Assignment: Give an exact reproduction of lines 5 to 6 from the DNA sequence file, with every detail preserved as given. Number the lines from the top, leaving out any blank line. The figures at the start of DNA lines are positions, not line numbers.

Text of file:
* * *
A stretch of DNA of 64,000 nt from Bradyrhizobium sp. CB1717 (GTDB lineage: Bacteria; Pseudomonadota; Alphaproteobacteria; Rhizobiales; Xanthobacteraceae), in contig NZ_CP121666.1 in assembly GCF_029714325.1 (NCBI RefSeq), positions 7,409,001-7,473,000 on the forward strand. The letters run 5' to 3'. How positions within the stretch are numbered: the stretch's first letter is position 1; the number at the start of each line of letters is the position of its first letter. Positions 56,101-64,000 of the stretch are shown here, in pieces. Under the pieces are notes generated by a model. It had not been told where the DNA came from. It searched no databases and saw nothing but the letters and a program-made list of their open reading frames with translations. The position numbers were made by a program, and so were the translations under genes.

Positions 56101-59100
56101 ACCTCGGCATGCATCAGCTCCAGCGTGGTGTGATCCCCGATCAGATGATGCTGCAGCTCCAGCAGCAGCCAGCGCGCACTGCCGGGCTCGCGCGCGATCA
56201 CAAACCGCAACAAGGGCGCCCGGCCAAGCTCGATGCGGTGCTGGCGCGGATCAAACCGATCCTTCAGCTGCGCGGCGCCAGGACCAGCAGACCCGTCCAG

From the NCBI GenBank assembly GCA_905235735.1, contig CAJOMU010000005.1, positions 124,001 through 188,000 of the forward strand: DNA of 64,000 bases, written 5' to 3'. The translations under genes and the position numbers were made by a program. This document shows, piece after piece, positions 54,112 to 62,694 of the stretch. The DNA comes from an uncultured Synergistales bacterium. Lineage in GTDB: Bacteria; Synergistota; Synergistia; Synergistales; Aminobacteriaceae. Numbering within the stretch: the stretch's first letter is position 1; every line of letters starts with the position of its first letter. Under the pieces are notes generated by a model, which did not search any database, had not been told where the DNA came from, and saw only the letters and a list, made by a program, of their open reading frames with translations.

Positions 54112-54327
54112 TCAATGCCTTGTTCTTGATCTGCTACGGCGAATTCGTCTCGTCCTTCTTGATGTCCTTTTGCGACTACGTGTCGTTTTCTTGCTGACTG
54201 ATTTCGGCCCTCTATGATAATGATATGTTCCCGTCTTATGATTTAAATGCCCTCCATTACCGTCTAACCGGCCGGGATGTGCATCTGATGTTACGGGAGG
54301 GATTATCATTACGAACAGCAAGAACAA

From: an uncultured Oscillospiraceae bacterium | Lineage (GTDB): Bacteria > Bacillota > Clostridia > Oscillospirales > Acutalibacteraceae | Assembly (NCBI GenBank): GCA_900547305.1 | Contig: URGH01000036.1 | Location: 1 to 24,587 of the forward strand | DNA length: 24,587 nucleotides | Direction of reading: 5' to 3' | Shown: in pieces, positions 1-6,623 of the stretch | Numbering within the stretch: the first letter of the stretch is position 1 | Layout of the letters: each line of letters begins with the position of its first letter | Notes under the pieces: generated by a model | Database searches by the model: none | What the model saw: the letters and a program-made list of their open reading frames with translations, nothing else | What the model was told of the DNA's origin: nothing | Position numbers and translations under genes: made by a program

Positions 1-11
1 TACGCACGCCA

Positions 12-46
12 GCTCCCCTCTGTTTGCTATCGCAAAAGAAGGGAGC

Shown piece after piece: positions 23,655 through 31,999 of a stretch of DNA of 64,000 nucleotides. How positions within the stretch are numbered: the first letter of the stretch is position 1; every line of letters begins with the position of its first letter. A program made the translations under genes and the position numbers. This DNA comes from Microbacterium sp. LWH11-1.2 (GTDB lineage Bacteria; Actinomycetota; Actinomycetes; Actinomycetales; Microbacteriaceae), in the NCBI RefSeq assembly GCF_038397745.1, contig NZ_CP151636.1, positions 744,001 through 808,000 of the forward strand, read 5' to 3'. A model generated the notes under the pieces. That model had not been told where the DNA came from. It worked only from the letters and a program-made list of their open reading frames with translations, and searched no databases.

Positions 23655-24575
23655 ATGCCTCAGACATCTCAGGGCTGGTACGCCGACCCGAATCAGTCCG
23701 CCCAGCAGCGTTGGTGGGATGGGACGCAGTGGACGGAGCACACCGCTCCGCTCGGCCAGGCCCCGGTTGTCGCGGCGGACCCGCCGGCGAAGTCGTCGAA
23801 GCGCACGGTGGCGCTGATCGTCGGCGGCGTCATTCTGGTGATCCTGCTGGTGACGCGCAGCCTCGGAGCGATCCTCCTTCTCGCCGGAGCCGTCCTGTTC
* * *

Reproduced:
From the NCBI GenBank assembly GCA_905235735.1, contig CAJOMU010000005.1, positions 124,001 through 188,000 of the forward strand: DNA of 64,000 bases, written 5' to 3'. The translations under genes and the position numbers were made by a program. This document shows, piece after piece, positions 54,112 to 62,694 of the stretch. The DNA comes from an uncultured Synergistales bacterium. Lineage in GTDB: Bacteria; Synergistota; Synergistia; Synergistales; Aminobacteriaceae. Numbering within the stretch: the stretch's first letter is position 1; every line of letters starts with the position of its first letter. Under the pieces are notes generated by a model, which did not search any database, had not been told where the DNA came from, and saw only the letters and a list, made by a program, of their open reading frames with translations.

Positions 54112-54327